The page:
Declaring “Antebellum” or “Dixie” in a band name problematic opens up a Pandora’s box of dilemmas that can limit creative expression and overlook intent. The Band released the song “The Night They Drove Old Dixie Down” in 1969, written by Canadian Robbie Robertson. The song romanticizes the Confederate South and references Confederate General Robert E. Lee—one of the central characters in the current debate upon the removal of Confederate statues. The song became a #3 hit on the Billboard Hot 100 in 1971 when the very politically-outspoken and left-leaning Joan Baez recorded it. “The Night They Drove Old Dixie Down” is often included in lists of the greatest songs of all time. Similar to the term “Antebellum,” Robbie Robertson was trying to tap into the romanticism surrounding an era, not sympathizing with slavery.

Recently HBO Max drew both criticism and praise for pulling the classic movie Gone With The Wind from their streaming library until the movie is marked with anti-slavery disclaimers. The fear is that the classic movie glorifies slavery and the Civil War. However no such claim is made against The Sopranos, for example, which depicts mafia life and murder. Traditionally art is given license to explore historical eras or elements or unsavory characters, assuming the audience understands the difference between depiction and glorification. Filmmaker Quentin Tarantino has depicted both slave owners and Nazis in some of his more modern movies, and has been praised for those depictions.

In 1983, Johnny Cash released a song called “God Bless Robert E. Lee,” and also had a song called “Johnny Reb” that pays homage to Confederate soldiers. But nobody questions Johnny Cash’s standing as a humanitarian and anti-racist who was seminal to building bridges and fighting against racial injustices during the Civil Rights era and beyond.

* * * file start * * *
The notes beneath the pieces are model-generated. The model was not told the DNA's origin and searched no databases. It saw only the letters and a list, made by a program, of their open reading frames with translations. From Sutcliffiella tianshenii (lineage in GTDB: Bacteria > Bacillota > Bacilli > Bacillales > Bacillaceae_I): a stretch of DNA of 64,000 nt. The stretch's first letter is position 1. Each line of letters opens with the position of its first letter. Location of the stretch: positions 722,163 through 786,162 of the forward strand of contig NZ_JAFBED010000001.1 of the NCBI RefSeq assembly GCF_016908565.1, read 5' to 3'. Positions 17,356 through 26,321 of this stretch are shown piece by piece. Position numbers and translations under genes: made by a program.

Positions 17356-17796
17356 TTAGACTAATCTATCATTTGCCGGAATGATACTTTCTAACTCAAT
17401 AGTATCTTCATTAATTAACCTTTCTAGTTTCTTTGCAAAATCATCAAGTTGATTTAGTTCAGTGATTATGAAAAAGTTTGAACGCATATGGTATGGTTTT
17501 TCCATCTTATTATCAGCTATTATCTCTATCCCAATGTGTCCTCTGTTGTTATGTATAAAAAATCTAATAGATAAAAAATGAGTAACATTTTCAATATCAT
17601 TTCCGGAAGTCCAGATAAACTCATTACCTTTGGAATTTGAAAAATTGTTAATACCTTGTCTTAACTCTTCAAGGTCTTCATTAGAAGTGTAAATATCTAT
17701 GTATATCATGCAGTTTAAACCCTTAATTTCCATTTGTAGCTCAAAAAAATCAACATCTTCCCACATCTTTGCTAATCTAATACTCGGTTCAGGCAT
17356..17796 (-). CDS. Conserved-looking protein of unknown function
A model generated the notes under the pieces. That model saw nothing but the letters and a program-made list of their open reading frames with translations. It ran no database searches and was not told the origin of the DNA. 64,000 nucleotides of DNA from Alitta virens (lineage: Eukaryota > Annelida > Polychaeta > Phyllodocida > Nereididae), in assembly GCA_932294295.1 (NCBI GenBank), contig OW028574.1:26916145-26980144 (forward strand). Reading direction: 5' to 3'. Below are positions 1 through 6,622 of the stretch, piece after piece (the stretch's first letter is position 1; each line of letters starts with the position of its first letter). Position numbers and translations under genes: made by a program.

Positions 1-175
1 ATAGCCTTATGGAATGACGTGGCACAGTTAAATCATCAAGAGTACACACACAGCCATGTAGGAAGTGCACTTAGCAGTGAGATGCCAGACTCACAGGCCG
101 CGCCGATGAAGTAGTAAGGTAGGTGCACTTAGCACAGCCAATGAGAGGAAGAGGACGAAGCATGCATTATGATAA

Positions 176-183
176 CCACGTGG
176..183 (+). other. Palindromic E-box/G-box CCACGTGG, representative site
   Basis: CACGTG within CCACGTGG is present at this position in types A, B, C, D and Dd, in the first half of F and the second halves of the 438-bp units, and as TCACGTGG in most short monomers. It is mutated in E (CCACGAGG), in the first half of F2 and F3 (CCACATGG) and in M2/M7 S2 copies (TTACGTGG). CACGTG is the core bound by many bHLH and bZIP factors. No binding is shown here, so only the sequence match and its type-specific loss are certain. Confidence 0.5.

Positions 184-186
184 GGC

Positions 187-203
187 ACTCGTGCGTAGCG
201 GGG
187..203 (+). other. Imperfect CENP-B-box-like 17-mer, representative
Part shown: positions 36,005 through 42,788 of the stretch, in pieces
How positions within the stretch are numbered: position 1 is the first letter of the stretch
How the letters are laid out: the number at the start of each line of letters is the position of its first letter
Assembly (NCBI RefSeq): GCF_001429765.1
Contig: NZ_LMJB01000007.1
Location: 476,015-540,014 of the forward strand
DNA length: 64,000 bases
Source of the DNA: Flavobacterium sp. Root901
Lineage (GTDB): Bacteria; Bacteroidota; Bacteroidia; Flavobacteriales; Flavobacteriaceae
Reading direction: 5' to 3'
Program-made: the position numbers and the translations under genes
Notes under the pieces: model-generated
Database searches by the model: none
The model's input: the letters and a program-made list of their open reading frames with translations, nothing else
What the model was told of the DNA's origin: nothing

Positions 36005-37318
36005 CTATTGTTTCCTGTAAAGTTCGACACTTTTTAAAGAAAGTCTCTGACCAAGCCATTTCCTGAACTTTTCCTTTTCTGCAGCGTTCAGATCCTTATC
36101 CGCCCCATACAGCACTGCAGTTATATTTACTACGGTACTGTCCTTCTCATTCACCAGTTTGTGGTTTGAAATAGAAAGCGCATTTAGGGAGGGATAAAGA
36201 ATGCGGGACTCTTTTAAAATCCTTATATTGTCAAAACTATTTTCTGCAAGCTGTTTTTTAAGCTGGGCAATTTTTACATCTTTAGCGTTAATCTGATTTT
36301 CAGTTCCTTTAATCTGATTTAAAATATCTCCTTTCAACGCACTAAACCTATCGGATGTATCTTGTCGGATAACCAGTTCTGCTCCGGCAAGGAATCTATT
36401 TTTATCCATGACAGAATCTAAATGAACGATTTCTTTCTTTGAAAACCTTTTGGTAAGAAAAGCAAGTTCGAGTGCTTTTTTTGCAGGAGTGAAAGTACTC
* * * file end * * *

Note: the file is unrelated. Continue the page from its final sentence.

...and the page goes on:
The Democratic Party in America was the party of slavery, of Jim Crow laws, of segregation up until the mid 60’s and President Lyndon Johnson—much nearer history than the Antebellum South. Of course, nobody is out there advocating for the abolition of the Democrat Party, the renouncing of the name, and the tearing down of its leaders past and present. They understand that what the Democratic Party advocated for a long time ago is no longer relevant to today’s political landscape.

In the last couple of weeks we’ve seen The Lincoln Memorial vandalized by anti-racist mobs, as well as the defacing of memorials and landmarks dedicated to Martin Luther King and other Civil Rights leaders. We’ve seen black protestors attempting to stop white rioters from damaging public property and private businesses. The individuals who took issue with Lady Antebellum’s name weren’t African Americans who were offended, it was affluent whites who feel the need to draw harder and harder lines against anything that can in any way be loosely defined as racist in the ever-consuming attempt to virtue signal their way out of feelings of guilt.

Of course we should be renouncing racism, and distancing from clearly racist symbols, words, and institutions. And in this exercise, it’s probably better to err on the side of caution when it comes to naming a band, or a street, or a building, or writing a song when the connotations could be considered offensive. This is what Lady A has done.

But if we go too far in the wrong direction of becoming so uptight and severe in judging interpretation as opposed to intent, or weigh these issues unevenly based on political bias, it can seriously impinge on not just creative freedom and freedom of expression, it risks having an adverse effect on the hearts and minds of the public, ginning up as much or more racism than it challenges due to the overreaching and hyper-sensitive nature of the moment.

Lady Antebellum made the right move for their band and their music during this contentious time in American history, and hopefully it will continue the discussion of what is acceptable and what isn’t when it comes to artistic expression and references to The South. But it needs to be a discussion, not an ultimatum, not succumbing to mob rule and cancel culture. And the discussion needs to be within the understanding that in art, reference or depiction is not always advocacy, and sometimes art need to be a little dangerous, or even offensive, to be effective. Remember, it was hot tempers and cancel culture that did in the Dixie Chicks. And that is a mistake country music should never want to make again.

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Now, if we could just get Lady A to stop referring to themselves as country….